An additional 103 cases of COVID-19 have been confirmed in Minnesota and seven more people have died from the disease, according to Thursday's update from the Minnesota Department of Health.
That brings the coronavirus death toll in Minnesota to 94, while the number of confirmed cases increased to 1,912.
The increase in confirmed cases comes after 1,433 tests were performed between 4 p.m. Tuesday and 4 p.m. Wednesday, which is the cut-off point of the daily reporting period. A total of just over 1,800 tests were completed Monday and Tuesday combined.
There has also been an increase in the number of patients in the ICU, rising from 93 to 103.
- Confirmed cases: 1,912 (up from 1,809)
- Deaths: 94 (up from 87)
- Total hospitalized: 475 (up from 445)
- Still hospitalized: 213 (up from 197)
- Patients in intensive care: 103 (up from 93).
- Patient recoveries: 1,020 (up from 940).
Fifty-two of the 94 deaths are from Hennepin County, where there are now 706 confirmed cases. Scroll through the chart below to find case totals for every county where the virus has been confirmed.
On Wednesday, Gov. Tim Walz noted that Minnesota's mitigation and social distancing prowess has helped slow the outbreak. He compared Minnesota to Louisiana, saying Minnesota reached 100 confirmed cases before Louisiana did.
"We were worse than Louisiana at one point, in quickness to 100 cases," Walz said. "Now they have blown up and gone off. Minnesota has been able to stay where we are because we're doing these things right."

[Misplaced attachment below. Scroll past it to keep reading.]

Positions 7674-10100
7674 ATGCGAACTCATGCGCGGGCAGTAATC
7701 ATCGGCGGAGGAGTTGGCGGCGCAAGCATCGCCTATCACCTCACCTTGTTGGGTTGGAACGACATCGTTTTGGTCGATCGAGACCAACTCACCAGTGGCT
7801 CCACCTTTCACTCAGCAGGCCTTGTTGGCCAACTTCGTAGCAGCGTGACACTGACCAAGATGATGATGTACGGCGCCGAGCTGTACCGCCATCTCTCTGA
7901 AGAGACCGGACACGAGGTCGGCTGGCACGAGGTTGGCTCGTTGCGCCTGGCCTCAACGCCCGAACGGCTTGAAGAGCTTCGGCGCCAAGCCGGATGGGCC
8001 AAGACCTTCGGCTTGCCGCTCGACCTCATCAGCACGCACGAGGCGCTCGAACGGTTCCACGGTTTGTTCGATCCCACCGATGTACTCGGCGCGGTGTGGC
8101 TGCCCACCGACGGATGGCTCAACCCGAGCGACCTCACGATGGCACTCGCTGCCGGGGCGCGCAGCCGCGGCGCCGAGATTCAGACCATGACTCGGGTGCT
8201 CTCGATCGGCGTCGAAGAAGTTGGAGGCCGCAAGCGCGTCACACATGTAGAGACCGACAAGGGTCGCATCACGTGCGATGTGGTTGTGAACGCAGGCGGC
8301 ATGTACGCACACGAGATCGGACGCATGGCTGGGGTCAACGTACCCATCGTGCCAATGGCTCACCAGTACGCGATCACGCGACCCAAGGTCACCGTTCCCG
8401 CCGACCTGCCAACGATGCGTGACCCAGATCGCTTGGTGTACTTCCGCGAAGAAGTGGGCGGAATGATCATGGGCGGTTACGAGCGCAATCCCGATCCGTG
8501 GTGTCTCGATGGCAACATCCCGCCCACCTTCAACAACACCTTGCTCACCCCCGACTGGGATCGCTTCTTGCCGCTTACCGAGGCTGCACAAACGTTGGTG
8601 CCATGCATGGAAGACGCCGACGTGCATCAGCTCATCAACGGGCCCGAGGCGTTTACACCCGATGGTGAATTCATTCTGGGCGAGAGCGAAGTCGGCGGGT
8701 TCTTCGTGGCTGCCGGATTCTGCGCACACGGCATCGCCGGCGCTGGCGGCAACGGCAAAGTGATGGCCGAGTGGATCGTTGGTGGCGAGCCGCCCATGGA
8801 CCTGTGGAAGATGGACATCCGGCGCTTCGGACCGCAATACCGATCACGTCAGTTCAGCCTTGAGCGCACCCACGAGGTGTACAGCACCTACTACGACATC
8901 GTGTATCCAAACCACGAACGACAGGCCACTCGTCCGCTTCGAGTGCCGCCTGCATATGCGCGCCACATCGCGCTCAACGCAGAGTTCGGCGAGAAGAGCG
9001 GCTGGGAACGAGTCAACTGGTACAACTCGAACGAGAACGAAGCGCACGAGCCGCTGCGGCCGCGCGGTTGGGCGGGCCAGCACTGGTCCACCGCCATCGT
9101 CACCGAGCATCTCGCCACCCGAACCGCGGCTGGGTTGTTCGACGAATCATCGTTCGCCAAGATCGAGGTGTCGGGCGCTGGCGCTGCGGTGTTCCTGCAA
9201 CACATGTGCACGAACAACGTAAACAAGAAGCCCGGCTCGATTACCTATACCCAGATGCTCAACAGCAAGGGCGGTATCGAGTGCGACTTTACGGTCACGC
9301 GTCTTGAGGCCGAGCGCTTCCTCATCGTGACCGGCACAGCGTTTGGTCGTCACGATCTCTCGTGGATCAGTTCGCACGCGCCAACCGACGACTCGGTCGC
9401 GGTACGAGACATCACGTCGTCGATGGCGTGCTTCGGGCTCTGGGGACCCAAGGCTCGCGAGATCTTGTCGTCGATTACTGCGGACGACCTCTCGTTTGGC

As of Wednesday, Louisiana, a state with approximately 1 million fewer residents than Minnesota, had 21,951 laboratory-confirmed tests and 1,103 deaths.
The major difference, however, is that Minnesota has conducted just over 40,000 molecular diagnostic tests for COVID-19 while Louisiana has produced nearly 122,000 tests, according to Johns Hopkins University.
Still, Minnesota has a much lower positive rate. For comparison, look no further than Wisconsin, where as of Wednesday our neighbor to the east had nearly double the number of positive cases (3,550) from only a few thousand more tests (43,327).
Minnesota Health Commissioner Jan Malcolm says that all of Minnesota's COVID-19 fatalities have been confirmed with testing. If deaths are only listed as "suspected" or "probable" of having been caused by COVID-19, they aren't included in the death count.
Anyone with COVID-19 symptoms – fever, cough, shortness of breath, body aches, headache, chills, or sore throat – should self-quarantine for at least seven days, or until going without a fever for 72 hours (without fever-reducing medication), according to guidance from the state health department.
The Centers for Disease Control & Prevention registered Minnesota as a "widespread" COVID-19 state on April 6, echoing the belief that the MDH has expressed to Minnesotans for weeks. Because of widespread community transmission, there are many more assumed cases of COVID-19 – possibly 100 times the number of confirmed cases – that cannot be formally diagnosed due to testing limitations.
The age range for confirmed cases has been as young as 4 weeks old to 104 years old, with a median age of 54, while the average age of persons who have died from the disease is 87.
You can find guidance on what to do in the event you have any kind of respiratory symptoms here.